Discussion in 'Real Estate' started by goofer, Jul 4, 2007.
Professor Emeritus of The Cartoon Channel I suspect.
Is the current amount of traffic to the airport really 1/2 of what it was in 2000?
With 800k acres of property in one of the 3 mega-states, St Joe will likely be around selling chunks of land here, exchanging for new land elsewhere, long after everyone on this board has had their ashes sprinkled. St Joe, is reacting to the business cycle.
exactly right. And, that is why I get so angry with our local government officials. St Joe is watching out for St Joe...we need some leadership from the local level to watch out for Walton County.
If Growth Management laws had been followed properly, we would not have all these empty, unfinished condos and housing projects around here most of which were "jump started" by the cache of St Joe.
Now, St Joe will sell to "someone who is better able to manage a resort" and move on to the airport project...leaving in their wake some nice developments like WaterColor, but in the long run, leaving a very unstable situation.
I am not blaming St Joe--after all they are corporate creatures --that is their nature--I am blaming the local officials and all of us who do not demand more from the officials we elect.
It is frustrating
no passenger traffic is down 3,000 total enplanements when comparing FYE 2006 to FYE 2000 (357,510 in 2000 to 354,949 in 2006) - can be found at http://www.pcairport.com/airportinfo_stats.htm and at least partially confirmed here http://haas.uwf.edu/tourism/archive/Airport/Airport_May07.pdf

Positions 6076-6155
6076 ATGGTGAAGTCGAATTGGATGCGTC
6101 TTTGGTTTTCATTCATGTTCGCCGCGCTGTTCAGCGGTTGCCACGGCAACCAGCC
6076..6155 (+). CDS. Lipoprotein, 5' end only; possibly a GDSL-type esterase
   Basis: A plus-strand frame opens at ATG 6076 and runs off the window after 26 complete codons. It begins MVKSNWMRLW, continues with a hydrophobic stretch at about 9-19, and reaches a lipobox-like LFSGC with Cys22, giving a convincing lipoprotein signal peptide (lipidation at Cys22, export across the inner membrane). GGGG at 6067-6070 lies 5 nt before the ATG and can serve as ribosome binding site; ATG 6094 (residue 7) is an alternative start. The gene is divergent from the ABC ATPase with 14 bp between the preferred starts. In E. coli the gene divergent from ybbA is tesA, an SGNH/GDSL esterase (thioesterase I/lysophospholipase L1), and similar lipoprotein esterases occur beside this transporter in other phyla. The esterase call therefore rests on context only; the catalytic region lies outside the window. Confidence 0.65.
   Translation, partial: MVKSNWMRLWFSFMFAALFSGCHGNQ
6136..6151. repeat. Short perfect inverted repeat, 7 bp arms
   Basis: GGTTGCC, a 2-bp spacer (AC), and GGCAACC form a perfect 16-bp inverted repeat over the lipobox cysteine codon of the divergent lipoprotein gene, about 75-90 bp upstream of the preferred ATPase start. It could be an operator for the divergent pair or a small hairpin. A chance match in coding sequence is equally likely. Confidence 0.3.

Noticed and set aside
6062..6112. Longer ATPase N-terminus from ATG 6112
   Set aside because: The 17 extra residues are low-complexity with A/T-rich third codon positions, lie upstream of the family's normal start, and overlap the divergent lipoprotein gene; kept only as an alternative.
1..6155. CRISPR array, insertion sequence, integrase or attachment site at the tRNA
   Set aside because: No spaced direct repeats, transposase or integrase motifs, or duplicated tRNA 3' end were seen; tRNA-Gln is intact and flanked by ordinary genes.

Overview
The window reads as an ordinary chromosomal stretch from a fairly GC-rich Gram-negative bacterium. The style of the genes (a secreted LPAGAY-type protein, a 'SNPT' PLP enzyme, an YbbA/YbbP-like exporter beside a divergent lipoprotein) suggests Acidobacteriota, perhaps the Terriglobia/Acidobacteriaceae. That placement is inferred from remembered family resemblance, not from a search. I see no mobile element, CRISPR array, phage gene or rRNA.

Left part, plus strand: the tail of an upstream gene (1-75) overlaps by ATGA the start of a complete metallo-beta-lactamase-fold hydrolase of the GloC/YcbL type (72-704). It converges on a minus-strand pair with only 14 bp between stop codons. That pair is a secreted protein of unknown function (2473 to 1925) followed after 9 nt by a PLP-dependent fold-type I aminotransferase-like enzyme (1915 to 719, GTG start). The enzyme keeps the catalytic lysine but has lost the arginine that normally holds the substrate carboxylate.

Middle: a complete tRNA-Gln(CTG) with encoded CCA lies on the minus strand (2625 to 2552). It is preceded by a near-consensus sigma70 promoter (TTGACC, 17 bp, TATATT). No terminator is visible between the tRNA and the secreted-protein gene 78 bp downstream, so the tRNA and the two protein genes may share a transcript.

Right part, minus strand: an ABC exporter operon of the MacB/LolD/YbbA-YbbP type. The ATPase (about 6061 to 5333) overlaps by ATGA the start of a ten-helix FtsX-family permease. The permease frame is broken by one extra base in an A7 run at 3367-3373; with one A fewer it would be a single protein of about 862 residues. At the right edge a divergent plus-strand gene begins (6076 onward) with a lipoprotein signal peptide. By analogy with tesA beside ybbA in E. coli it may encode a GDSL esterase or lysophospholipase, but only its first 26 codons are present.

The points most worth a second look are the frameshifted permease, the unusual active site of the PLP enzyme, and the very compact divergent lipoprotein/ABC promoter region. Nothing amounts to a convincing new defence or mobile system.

Blatantly misstating facts in an op-ed piece to support your particular opinion is egregious.
i do recognize that google is difficult to use, but come on this lady is apparently a professor
She could be going by number of daily flights. Post-9/11, the airlines consolidated a larger number of small commuter jet flights into fewer flights with larger planes.
As for condescending, from other things she's written, her family has longtime Panhandle roots back to the early 1800s, and she's proud of that. Still has family in Marianna too.
excellent point beachmouse...that is a possibility... but i don't buy it.
the general trend during the last few years for the airlines has actually been the introduction of smaller aircraft that are more fuel efficient & have fewer seats - an airplane's "load factor" or the percentage of seats which are filled during each flight is of paramount importance to operate successfully & consequently they parked larger aircraft & used smaller. with that being said...the aforementioned are generalities and may or may not be applicable to the PCB airport.
That is one BIG ARROW. Looks like the fight is over. http://biz.yahoo.com/bw/071010/20071010006151.html?.v=2
Do people realy think we will have the only unsuccessful International Airport in the USA? Do people realy believe that NO large Industry, involving technology, Shipping, manufacturing, Amusement, ect will be established around our New International Airport and Beaches? We will have no new people flying in to are area due to better rates and a more central location? St Joe has made allot of bad moves but the Airport will cover many sins.
Oh, I BELIEVE it will happen. Absolutely. These days I'm just less inclined to want it to be that way, and to have the area "discovered" by those outside the traditional visitors, trampled on, etc.